This newest single from Repeated Viewing, The Horror of Bexteth Hill, is so delightfully Lovecraftian. From the opening wail of the swirling winds to the harpsichord playing out its theme, the music could readily be called eldritch, if one were so inclined. The scrape and moans in the background lend to it the sense that the audio was pulled from a long-forgotten film, hidden in a vault somewhere since the early '70s, and only recently unearthed.
Once The Horror of Bexteth Hill kicks in properly, it could easily be scoring the opening moments of an Italian supernatural film or giallo – the title leaves it just vague enough, although the gloved hand on the cover holding that butcher knife leaves one inclined to think that this might actually be somewhere in between.
Repeated Viewing takes it in a completely different direction for the B-side of the single, rendering Wanderer in tones of pulsing horror, fit equally for any disconcerting situation, be it thriller, chiller, or outer space adventure. Its ticking metronomic backdrop provides a lockstep pulse for the mellotronic chorus which swirls throughout. The latter moments, when everything drops out, only to slowly build back up, are absolutely chilling.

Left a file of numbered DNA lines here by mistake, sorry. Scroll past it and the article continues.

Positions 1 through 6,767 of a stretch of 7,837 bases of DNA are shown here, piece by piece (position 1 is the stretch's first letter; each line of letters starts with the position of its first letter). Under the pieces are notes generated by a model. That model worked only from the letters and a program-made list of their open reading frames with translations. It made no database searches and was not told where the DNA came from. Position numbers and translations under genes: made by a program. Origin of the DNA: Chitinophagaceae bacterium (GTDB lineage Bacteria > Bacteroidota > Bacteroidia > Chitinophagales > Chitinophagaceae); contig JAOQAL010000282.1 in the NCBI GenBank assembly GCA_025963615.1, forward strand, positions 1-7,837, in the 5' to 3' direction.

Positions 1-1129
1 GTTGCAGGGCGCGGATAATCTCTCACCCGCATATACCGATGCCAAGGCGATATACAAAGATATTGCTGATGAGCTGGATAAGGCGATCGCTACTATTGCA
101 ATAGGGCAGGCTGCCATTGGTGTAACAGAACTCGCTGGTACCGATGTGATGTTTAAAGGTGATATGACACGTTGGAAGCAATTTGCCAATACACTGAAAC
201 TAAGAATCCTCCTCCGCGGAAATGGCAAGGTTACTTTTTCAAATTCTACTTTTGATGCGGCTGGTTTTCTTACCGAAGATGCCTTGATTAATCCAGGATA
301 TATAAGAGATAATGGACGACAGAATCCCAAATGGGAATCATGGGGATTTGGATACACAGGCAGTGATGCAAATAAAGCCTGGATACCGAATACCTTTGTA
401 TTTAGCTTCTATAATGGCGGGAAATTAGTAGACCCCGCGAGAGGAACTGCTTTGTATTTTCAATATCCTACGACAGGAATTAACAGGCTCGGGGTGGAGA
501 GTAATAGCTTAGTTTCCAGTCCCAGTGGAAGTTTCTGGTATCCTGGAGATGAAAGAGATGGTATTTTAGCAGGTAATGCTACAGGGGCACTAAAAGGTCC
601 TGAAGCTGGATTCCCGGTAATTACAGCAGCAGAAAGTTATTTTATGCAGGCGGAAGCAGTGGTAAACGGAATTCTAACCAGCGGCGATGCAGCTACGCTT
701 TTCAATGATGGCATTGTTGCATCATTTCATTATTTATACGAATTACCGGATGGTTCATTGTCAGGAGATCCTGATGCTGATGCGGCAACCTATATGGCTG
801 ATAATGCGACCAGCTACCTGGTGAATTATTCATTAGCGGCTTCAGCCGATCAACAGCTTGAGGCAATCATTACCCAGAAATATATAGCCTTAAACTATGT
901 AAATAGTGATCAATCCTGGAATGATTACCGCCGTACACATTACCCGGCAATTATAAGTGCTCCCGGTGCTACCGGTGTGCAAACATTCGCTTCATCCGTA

Both sides of this single might be the best music we've heard thus far from Alan Sinclair. While The Three Sisters score was absolutely solid, these two songs are head and shoulders above that, and left your reviewer absolutely rapt with attention. It took a real force of effort not to simply keep flipping the record to repeat this pair ad infinitum.
The single comes on blood red vinyl – naturally – with a gorgeously minimal sleeve. The art by Eric Adrian Lee ably reflects the era to which the music is indebted, just as the tunes themselves do. Even the Repeated Viewing logo font calls up recollections of strangely verbose film titles. All around, this is an absolute must-have.
THE HORROR OF BEXTETH HILL B/W WANDERER / COMPOSER: REPEATED VIEWING / LABEL: LUNARIS RECORDS / RELEASE DATE: OUT NOW